For me, having the network means I can run graphical programs (including Python which uses GUIs), and with the RPi home directory shared I can access all the files, even edit them directly on my machine. Some people have also got internet sharing working through it too, so they can update the Pi etc (I’ve not tried it yet, but probably worth having it setup in a cmdline.txt copy to switch to).

I’ve not got a Model A to try with, but I’ve brought a USB to LAN adaptor (for around the same cost as the TTL-Serial cable cost me), which should allow this method to work for a model A (plus I can use it on my laptop for an extra LAN port when I’m connected to a wired LAN but no extra ports available).

meltwater avatar

If anyone with the distro/linux skills is reading….

I think it can be made even easier if the distro detects the direct connection and allocates an IP address (just like Windows/Mac/Other linux) to do when networking is set to automatic (always in the range 169.254.x.x).

If that was done, then you shouldn’t need to change anything on the SD-Card and you “should” be able to connect using just the host name “raspberrypi.local” or similar.

This would then provide the out of the box, “plug and play” solution which would be VERY helpful.

ColinD avatar

Meltwater’s method works a treat – I tested it in preparation for the @Bristol event we attended at the weekend. It goes nicely hand in hand with a brief guide to using VNC I wrote, also for the event:

Cody Brown avatar

I do the exact same thing with my Pi and my old PowerBook. I made a custom, extra-short Cat5 Ethernet cable in order to reduce cable clutter, and I run the Pi off of one of the PowerBook’s USB ports, which seems to provide enough power if you have nothing else connected to the Pi. In addition to using SSH from the terminal, I also have TightVNCServer installed on the Pi and use the open-source VNC viewer, Chicken, to access the Pi’s desktop on my PowerBook. This setup really give you the best of everything from remote access to the Pi’s command interface, to access to the Pi’s GUI, and even Internet access!

A couple of tips:
1. (for Mac users) On some of the older versions of Mac OS X (not sure about the newer versions) you have to open up port 443 on the firewall (assuming your firewall is enabled, which it should be). Mac OS X’s Internet Connection Sharing runs on this port.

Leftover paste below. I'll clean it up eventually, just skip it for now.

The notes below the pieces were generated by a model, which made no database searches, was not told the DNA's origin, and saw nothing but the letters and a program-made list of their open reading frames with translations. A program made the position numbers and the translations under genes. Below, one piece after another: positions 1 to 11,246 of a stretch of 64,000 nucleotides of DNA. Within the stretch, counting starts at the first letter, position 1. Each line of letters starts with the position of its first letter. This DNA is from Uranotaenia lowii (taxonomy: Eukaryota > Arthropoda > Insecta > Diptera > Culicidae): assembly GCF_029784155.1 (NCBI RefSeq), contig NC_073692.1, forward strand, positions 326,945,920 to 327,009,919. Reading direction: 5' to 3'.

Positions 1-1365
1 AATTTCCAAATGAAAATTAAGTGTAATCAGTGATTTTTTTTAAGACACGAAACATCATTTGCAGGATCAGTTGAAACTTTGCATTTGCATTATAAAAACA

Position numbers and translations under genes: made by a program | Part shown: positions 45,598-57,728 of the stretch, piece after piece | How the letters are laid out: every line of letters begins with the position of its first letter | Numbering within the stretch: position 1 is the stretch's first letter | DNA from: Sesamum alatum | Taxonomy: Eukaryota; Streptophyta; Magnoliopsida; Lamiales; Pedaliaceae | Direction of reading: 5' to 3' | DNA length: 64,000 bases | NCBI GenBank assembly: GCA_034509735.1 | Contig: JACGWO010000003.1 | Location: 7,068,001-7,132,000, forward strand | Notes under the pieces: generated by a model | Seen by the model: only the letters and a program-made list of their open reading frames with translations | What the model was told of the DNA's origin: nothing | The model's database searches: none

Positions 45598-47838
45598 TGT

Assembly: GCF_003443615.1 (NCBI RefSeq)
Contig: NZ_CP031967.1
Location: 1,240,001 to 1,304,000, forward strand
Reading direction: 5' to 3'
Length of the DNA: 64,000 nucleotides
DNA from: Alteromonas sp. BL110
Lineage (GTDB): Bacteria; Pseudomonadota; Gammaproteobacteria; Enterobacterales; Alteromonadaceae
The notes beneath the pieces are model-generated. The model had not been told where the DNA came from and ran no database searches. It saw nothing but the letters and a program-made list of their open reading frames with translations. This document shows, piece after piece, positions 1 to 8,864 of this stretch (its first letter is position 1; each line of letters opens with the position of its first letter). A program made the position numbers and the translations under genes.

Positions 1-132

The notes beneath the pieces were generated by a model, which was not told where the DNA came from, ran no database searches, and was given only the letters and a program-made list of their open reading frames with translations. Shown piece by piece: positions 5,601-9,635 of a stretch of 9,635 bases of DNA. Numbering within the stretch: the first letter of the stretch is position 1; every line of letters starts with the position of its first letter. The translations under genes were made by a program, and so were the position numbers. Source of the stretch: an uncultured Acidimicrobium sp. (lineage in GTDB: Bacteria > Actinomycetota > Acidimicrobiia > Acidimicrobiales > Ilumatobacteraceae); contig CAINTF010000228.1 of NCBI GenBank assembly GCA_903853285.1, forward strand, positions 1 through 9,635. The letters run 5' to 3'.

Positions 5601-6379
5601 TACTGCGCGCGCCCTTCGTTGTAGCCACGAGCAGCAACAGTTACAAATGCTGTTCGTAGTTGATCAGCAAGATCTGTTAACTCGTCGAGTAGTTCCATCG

2. I’ve found that I have trouble running the desktop at anything above 16-bit, so the command that I use to start the VNC server on the Pi is, “tightvncserver :1 -geometry 1024×768 -depth 16”. Geometry can be set to whatever desktop resolution you want; I use 1024×768 because that’s the screen resolution of my PowerBook.

ColinD avatar

Cody, try RealVNC Viewer instead of Chicken of the VNC. I find I get no colour corruption at 24-bit in the former where-as in the latter I too get issues.

RPIFUN avatar

The Link Address is not available ??
Sorry, Maybe I can’t reach it from China…Can anyone upload it onto this website?? THX!

Vishal avatar


I recently ordered for a RPi with 512MB with berryboot configured on my SD card.I am able to SSH through putty but it asks for username and password when loin through the same.Have provided username as pi and password as raspberry but every time it says access denied.What can be the issue

Lucas Koppenhofer avatar

Does anyone know anything about doing this with windows 8? Thanks

Jon Jennings avatar

I had loads of problems linking my pi with my pc then I changed my grey Ethernet cable for a yellow one and it works fine now.

Jack avatar

I have a Macbook Air; so i will have to buy a ethernet adapter (one end usb and the other an output for a standard network cable. Then get network cable (doubled ended); put one side in my mac adapter and the other in the Pi.

Will this work? then i dont need to buy a wireless mouse, keyboard etc to programme it??

Matthew Harding avatar

This is a great keyboard to use with your raspberry pi.